How Stress Affects The Body and Mind
Stress has several negative effects upon the body. Everyone reacts to stress in different ways. Stress is technically defined as the brains response to an external demand. What typically causes stress is a change of some kind, be it of any kind of extremity. Changes that cause stress can be anything, such as small things like having to change the route you take on your commute to work or having to buy a different kind of cereal than one might be used to. Larger kinds of stressors can be things like the diagnosis of a major illness, the loss of a friend or family member, a car accident, and so on.
There are generally three types of negative stress, as categorized by National Institute of Mental Health:
– Routine stress related to the pressures of work, family and other daily responsibilities.
– Stress brought about by sudden negative change, such as losing a job, divorce, or illness.
– Traumatic stress, experienced in an event like a major accident, war, assault or a natural disaster where one may be seriously hurt or in danger of being killed.
Constant stress may result in things such as digestive problems, headaches, sleeplessness, depressed mood, anger, irritability. forgetfulness, or frequent illness due to the immune system being suppressed.
Exercising to Reduce Stress
Exercise of any kind increases heart rate, which at first may seem like something that would promote stress, seeing as a result of stress, especially an adrenaline rush, also increases heart rate. But the raise in heart rate from exercising is not as sudden. This raising in heart rate is associated with the body’s need for more oxygen, which in turn improves the circulatory and muscular system.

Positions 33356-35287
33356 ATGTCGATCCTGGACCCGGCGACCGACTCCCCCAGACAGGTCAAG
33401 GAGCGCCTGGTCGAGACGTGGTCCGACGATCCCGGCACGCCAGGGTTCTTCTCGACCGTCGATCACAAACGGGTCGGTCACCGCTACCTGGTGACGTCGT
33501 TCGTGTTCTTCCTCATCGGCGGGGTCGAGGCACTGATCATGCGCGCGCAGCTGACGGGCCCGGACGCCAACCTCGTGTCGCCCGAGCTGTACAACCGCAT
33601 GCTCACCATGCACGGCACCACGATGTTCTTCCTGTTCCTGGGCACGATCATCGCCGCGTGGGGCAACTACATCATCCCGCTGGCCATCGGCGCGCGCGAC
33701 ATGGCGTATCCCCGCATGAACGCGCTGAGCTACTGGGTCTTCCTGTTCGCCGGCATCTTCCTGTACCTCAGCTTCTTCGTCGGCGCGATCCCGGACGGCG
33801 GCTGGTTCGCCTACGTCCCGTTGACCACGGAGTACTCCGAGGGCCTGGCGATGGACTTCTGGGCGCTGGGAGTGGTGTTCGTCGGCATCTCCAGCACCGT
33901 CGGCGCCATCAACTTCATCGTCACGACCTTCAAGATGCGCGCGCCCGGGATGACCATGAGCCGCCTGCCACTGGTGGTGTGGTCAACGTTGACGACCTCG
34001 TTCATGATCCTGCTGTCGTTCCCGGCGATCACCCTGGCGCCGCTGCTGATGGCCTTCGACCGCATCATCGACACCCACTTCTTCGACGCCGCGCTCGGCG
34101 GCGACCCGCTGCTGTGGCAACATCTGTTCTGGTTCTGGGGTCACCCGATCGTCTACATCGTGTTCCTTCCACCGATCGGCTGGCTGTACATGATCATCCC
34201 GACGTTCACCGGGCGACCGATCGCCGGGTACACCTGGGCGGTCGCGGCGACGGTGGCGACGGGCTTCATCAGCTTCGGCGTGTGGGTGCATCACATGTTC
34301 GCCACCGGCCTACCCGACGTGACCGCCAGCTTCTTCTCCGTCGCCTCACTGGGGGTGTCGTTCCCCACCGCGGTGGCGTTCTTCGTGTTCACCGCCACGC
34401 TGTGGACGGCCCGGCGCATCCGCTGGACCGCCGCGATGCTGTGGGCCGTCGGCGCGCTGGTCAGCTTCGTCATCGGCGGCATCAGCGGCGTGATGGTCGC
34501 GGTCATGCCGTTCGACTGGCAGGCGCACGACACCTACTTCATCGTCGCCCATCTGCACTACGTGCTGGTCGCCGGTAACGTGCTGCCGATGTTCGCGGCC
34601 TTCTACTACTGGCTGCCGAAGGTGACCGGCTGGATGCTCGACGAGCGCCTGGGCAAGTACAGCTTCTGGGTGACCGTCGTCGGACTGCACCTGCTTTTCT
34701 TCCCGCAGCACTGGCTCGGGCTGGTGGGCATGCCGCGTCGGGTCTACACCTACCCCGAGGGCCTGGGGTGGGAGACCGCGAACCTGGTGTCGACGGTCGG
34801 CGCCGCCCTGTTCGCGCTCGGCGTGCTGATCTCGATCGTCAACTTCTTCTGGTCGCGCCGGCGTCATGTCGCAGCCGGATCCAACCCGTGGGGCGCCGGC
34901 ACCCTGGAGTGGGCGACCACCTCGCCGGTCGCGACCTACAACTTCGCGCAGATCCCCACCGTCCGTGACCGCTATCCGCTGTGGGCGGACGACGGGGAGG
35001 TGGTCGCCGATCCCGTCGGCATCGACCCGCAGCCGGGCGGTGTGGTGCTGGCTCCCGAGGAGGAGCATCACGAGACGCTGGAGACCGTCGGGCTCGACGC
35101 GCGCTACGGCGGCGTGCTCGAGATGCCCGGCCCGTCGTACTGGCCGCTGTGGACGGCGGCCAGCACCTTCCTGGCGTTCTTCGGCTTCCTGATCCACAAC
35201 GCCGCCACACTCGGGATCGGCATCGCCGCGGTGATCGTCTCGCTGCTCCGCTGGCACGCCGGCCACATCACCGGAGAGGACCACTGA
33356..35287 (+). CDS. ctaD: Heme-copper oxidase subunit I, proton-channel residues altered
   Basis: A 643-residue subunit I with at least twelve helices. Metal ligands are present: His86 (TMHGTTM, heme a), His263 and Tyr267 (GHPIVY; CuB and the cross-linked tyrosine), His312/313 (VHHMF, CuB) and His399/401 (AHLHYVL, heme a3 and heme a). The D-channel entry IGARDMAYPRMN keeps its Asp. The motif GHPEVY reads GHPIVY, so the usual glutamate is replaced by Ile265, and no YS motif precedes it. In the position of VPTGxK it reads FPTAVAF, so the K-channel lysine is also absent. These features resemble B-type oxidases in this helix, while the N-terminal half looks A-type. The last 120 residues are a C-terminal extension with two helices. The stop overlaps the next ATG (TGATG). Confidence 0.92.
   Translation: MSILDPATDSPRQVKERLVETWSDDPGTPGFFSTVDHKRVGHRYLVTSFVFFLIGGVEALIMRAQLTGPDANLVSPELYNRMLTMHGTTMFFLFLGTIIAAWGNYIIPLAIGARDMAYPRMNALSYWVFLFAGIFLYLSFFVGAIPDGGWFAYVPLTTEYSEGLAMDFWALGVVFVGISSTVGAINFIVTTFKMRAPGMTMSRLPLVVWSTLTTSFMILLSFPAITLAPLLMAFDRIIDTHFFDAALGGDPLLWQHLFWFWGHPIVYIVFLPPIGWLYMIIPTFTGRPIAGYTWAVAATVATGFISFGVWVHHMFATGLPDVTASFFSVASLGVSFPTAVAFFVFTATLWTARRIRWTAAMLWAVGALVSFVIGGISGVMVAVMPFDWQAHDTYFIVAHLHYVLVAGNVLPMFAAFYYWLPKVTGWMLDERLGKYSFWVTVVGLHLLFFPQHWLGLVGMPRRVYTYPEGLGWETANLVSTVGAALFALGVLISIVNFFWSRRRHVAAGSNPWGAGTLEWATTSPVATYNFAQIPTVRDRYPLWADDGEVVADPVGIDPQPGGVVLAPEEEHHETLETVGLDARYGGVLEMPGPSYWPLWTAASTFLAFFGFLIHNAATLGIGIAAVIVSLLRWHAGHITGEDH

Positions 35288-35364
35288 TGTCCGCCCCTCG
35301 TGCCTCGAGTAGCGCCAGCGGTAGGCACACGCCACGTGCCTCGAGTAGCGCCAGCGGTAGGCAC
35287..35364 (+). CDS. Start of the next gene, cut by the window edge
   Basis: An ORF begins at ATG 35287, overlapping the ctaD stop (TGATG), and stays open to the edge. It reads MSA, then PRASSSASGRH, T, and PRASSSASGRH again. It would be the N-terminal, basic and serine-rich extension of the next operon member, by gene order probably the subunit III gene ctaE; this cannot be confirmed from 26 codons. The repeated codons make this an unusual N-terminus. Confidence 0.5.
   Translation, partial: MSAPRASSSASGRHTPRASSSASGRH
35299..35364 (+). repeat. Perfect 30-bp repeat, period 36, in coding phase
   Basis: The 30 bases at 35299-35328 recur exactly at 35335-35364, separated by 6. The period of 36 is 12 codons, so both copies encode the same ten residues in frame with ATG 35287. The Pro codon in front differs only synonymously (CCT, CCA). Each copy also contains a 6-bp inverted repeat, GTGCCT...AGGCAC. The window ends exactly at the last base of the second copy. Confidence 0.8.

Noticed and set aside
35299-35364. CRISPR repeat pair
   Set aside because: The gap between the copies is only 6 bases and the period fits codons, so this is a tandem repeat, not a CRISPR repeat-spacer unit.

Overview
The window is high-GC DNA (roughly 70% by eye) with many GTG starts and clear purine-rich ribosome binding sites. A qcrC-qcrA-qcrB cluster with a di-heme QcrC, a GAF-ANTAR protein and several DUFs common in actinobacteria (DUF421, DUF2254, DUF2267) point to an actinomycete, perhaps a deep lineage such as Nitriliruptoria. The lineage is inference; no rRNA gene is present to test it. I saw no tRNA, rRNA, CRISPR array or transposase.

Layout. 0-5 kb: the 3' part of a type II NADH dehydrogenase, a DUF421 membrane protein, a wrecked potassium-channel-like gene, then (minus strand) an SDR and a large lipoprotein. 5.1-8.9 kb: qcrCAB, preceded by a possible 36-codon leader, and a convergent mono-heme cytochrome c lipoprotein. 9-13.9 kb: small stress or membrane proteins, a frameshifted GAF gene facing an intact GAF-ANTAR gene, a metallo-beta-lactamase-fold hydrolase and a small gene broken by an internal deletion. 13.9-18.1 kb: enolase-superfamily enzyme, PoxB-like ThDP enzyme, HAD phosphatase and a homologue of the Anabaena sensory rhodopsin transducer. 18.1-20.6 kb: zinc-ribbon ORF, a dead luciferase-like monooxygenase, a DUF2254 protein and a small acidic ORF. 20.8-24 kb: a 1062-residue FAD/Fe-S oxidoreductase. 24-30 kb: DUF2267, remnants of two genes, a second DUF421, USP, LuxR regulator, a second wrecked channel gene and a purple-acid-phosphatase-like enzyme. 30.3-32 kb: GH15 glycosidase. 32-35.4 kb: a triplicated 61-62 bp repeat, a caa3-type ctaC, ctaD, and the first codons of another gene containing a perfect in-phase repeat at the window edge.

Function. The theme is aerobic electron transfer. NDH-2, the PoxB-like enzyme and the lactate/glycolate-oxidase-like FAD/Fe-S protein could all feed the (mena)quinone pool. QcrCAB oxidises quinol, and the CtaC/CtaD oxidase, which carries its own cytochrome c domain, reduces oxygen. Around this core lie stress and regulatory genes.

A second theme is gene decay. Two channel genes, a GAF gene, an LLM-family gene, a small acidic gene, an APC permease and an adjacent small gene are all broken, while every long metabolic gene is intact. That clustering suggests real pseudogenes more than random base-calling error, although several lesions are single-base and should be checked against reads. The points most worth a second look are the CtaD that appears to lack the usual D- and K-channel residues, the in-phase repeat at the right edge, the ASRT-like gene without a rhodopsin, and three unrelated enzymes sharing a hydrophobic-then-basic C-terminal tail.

Stress actually causes atrophy to the brain due to the fight-or-flight nature of stress. When one is stressed out, certain functions in the body and brain take the back seat to other things that are more associated with survival mechanisms. The more someone is stressed out, the more these “secondary” functions are not used, such as the digestive system and long-term memory. Exercise offsets this action by providing action to all aspects of the body, especially the brain and the parts therein that are being atrophied by stress. Blood flow improves to these areas, giving them more work, and as a result, making them stronger. Thus is why it has been noticed in the medical community that exercise improves memory and has been speculated to make someone smarter.
Aside from improving memory and the circulatory system, exercise causes the release of endorphins in the brain, such as serotonin, that are known as the “feel good” chemicals. If done on a consistent basis, the presence of these chemicals will become constant, letting someone feel good all the time.
Exercise improves a constant sleep schedule, allowing someone to get to sleep at the right time and stay asleep, waking up early and actually feeling rested. Stress promotes the opposite of this, causing someone’s mind to run when they lay down to go to sleep, causing sleeplessness.
And lastly, exercise causes the systems of the body to become “closer” to each other. When working out, the circulatory system communicates more with the renal system (which is the system in the body that regulates the kidneys and waste) along with the muscular system. The pathways in the brain become more honed in to communicating with each other. All this improves the pathways in the body to better cope with stress when it arises.
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Denise Grener is a Product Designer at Pulse Performance Products and a wellnes advocate. She enjoys activities that are good for the body, mind and spirit.
- 10 Super Foods That Help Fight Stress(atlantablackstar.com)